Kenneth Zaslow - BMOCapital Markets

You said something very interesting, you said you're lookingfor new thinking on the cheese. What are you looking for in terms of thethinking? Are you talking about new product innovation? Are you talking abouthow to execute? What would you be looking for in that division when you'relooking for a person to head that up?

Irene Rosenfeld

I think it's the opportunity to approach the category from aconsumer perspective as I laid out in February. I continue to feel verystrongly that cheese is a growth opportunity for Kraft. As we look around theworld, consumers are eating cheese. It's growing at a very healthy rate. Ouropportunity is to ensure that our offerings within the category are preferred. Ithink the key to that is to take a more consumer centric approach to thecategory and both through our marketing effort as well as our new productinnovation.

Kenneth Zaslow - BMOCapital Markets

My last question is, you didn't discuss cereal at all in thediscussion. Is there something we should interpret from that? Is theresomething wrong with the business? Was it just an oversight? How do we look atthat? There was no commentary on the cereal business?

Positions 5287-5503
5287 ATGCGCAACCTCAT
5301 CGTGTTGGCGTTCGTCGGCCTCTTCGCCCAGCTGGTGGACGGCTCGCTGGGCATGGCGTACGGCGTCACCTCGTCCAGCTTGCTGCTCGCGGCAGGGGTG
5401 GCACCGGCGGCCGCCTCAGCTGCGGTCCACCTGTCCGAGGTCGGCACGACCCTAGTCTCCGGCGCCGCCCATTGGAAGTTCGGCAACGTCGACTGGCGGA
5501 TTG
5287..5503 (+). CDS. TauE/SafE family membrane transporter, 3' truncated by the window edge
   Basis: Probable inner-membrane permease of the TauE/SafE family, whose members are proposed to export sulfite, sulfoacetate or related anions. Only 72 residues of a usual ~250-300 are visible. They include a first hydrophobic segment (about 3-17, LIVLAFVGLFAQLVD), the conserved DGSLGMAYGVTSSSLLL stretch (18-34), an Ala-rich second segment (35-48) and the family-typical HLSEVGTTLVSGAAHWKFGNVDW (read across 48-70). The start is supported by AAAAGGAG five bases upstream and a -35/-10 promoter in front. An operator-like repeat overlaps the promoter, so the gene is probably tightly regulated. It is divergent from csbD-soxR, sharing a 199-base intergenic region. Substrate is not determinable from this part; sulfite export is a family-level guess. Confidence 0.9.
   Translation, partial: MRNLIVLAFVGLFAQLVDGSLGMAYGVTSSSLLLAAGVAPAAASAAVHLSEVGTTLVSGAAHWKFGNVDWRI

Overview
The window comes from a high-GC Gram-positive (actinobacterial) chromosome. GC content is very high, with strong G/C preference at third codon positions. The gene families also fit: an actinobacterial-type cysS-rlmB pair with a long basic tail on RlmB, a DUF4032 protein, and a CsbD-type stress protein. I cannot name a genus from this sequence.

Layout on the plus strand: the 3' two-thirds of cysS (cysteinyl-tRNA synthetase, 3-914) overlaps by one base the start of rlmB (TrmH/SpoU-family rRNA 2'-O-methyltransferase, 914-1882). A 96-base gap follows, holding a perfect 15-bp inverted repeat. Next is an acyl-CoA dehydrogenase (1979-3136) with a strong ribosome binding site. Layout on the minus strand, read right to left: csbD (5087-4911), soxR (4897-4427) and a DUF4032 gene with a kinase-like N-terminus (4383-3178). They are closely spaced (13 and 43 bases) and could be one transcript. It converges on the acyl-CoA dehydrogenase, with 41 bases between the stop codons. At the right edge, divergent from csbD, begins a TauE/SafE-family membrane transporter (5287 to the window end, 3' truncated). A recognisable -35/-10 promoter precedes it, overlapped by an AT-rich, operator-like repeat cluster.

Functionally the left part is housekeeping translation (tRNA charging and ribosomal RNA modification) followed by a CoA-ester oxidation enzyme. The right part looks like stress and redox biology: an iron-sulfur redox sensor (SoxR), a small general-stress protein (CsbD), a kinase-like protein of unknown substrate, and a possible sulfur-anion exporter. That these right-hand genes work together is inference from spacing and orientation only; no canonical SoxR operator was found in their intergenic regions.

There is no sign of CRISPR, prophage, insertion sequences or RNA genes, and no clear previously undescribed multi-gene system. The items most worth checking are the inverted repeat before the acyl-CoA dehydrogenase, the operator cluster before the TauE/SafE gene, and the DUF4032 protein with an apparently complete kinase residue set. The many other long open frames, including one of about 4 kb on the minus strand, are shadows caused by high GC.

Irene Rosenfeld

You should interpret nothing, it simply was not a significantcontributor to the overall results of our snacks segment and that's why wedidn't mention it.

Operator

Your next question comes from Vincent Andrews - MorganStanley.

Vincent Andrews -Morgan Stanley

I had to step off the call for a moment so if this hasalready been asked, please let me know. Irene, I'm just wondering if you couldgive your view of what businesses are operating at an acceptable level ofperformance right now?

Irene Rosenfeld

Well a number of our businesses, frankly, on the top lineare performing at an acceptable level. As we look across the portfolio I am quitepleased by the performance of most of our categories, both in North America and around the world. As we mentioned, we have seenaccelerated revenue growth in the all geographies. So I feel very good aboutthat.

I would say within North America, our convenient mealsbusiness was up 8% and if you look under the covers and look at thecontributors to that growth it's about quality, it's about marketinginvestment, it's about new product innovation and that is the formula for ourfuture. So I believe that is our model and as we move through the various partsof the portfolio, that is the formula that we're looking for.